The producers and writers of the SBS series failed to explain these Acts accurately, and avoided telling us what the politics behind them were all about. At Federation, the members of the new parliament were made up of three loose political groups: Free Traders (twenty-nine members), Protectionists (thirty-one) and the Labour movement, whose sixteen members sat on the cross benches. The Labour members thus held the balance of power and used their parliamentary leverage to insist on the immigration restrictions their trade union constituents demanded.
The debate on immigration was dominated by the demand of the trade unions to restrict the importation of cheap labour. In particular, the furniture union members in Melbourne were under pressure from cheap furniture products made in Melbourne’s Chinese furniture factories. In North Queensland, white labourers and independent sugar farmers both wanted to weaken the competitive position of the Colonial Sugar Refining Company, which dominated the sugar industry. CSR employed Pacific Islanders as coolie cane cutters on wages of six pounds a year at a time when an unskilled white labourer could earn six pounds in a fortnight. The threat of cheap labour has always been a concern to both unions and the parliamentarians they control.
The Protectionists and the Labour movement in the federal parliament decided they had a mutual interest. Most Free Traders argued against the Immigration Restriction Bill but the Protectionists voted in favour in return for Labour support for a Protectionist government, thus giving the position of Prime Minister to the early Protectionist leaders, Edmund Barton and Alfred Deakin.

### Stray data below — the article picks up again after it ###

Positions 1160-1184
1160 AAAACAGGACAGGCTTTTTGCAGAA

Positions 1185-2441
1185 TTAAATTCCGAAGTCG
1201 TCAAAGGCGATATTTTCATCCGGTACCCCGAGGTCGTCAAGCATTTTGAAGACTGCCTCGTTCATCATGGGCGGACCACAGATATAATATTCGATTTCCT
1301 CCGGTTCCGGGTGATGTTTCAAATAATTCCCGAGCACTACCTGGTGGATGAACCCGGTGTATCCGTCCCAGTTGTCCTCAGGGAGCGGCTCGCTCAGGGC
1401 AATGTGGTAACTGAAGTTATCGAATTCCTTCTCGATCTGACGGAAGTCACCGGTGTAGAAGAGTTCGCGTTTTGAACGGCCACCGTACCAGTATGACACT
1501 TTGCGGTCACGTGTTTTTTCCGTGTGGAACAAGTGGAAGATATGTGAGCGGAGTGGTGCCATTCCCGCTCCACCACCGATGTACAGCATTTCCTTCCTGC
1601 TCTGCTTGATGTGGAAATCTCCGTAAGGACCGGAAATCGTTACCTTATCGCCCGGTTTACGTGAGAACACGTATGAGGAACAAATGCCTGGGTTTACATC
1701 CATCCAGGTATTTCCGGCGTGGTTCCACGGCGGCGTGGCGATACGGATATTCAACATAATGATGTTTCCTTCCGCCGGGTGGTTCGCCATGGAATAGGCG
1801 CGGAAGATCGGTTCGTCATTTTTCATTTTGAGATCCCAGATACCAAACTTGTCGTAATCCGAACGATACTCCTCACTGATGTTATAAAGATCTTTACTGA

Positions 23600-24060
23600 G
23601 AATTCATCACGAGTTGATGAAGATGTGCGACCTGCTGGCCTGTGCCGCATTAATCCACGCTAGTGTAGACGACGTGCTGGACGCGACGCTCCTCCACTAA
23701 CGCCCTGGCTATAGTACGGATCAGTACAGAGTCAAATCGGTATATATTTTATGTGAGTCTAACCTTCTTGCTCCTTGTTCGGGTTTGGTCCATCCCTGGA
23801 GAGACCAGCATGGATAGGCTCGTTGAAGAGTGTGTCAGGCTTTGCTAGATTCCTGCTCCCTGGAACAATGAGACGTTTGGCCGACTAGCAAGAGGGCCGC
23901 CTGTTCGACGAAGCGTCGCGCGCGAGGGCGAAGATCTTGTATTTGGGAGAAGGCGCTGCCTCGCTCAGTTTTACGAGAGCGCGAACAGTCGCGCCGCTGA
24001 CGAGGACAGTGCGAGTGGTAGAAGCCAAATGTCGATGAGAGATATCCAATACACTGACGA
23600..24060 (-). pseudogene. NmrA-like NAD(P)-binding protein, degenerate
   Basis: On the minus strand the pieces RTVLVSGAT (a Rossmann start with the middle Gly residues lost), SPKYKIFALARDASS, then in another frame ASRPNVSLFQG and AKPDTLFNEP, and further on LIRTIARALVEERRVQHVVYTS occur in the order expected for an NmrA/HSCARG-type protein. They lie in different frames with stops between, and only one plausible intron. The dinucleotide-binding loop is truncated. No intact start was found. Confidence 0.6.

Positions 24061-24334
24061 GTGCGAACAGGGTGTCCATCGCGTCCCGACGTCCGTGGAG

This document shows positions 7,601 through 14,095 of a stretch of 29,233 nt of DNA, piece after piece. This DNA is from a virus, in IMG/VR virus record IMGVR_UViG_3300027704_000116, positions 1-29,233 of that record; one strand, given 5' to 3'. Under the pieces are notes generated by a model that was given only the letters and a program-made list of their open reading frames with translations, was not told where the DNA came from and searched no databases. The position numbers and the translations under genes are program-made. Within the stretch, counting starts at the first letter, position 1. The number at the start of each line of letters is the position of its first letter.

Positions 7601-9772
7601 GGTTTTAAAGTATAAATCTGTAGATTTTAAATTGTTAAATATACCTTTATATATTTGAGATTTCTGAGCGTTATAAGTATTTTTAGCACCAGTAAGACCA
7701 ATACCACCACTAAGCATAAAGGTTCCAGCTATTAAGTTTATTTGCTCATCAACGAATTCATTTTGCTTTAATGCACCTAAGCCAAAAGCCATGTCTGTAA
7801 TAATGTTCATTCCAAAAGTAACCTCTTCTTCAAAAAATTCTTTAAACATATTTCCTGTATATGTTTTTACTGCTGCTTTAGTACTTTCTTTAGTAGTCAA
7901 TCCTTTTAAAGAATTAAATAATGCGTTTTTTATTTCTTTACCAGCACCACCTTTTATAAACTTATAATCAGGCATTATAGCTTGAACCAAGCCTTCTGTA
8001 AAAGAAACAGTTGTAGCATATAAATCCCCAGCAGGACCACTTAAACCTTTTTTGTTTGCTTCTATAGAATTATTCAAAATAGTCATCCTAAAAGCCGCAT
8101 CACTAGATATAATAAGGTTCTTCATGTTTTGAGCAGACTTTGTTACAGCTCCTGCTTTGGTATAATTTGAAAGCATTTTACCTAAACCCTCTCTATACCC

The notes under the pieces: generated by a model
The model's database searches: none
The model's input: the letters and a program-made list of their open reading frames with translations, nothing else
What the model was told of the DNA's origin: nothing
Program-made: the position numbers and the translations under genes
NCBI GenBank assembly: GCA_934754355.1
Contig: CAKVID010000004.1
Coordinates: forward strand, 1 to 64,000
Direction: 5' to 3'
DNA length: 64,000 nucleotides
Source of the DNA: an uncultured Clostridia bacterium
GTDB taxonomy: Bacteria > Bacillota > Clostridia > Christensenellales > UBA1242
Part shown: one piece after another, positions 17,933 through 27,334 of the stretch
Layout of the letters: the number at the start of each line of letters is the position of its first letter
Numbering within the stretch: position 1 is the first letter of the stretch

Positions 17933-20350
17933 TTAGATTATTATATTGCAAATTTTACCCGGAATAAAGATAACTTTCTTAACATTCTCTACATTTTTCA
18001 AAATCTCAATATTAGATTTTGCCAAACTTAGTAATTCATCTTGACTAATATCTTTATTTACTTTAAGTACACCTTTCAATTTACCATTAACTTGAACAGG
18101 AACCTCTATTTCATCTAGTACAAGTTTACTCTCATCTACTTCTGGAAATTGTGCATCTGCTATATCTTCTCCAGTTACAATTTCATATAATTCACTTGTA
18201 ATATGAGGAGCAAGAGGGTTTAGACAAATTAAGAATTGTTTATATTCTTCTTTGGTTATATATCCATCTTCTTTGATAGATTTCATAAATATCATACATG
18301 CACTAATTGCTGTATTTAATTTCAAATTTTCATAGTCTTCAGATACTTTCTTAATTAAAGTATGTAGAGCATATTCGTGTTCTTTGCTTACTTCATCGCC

As Keith Windschuttle has pointed out in his book The White Australia Policy (2004), the Immigration Restriction Bill was possibly the most debated piece of legislation ever passed by an Australian parliament. The debate ran for four months, from August to December 1901, with passion and heated argument. Hansard recorded 600 pages of debate covering half a million words. SBS and their contracted writers and producers should try reading a little more of it. They should at least have read what Windschuttle calls the most accurate summary of the whole debate by one of its participants. Donald Cameron, a Tasmanian member, told the parliament:
It appears that two-thirds of the honourable members of this House really object to the Chinese, not so much on the ground of the possible contamination of the white race, as because they fear that if they are allowed to come into Australia the rate of wages will go down.
The next on the list of Australian “race crimes”, according to Immigration Nation, was the “blackbirding” of Pacific Islanders—contracted labourers recruited for the sugar-cane fields of north Queensland between 1860 and 1904.
Again we find the use of an old flickering movie depicting alleged kidnapping of Pacific Islanders. Again the image is enduring and sets the viewer in the correct frame of mind for the narration and academic interpretation that follow. Again we are presented with intellectual humbug. Using an old film-drama acted out on a set to suggest reality is yet another breach of the professional protocol of documentary film-making.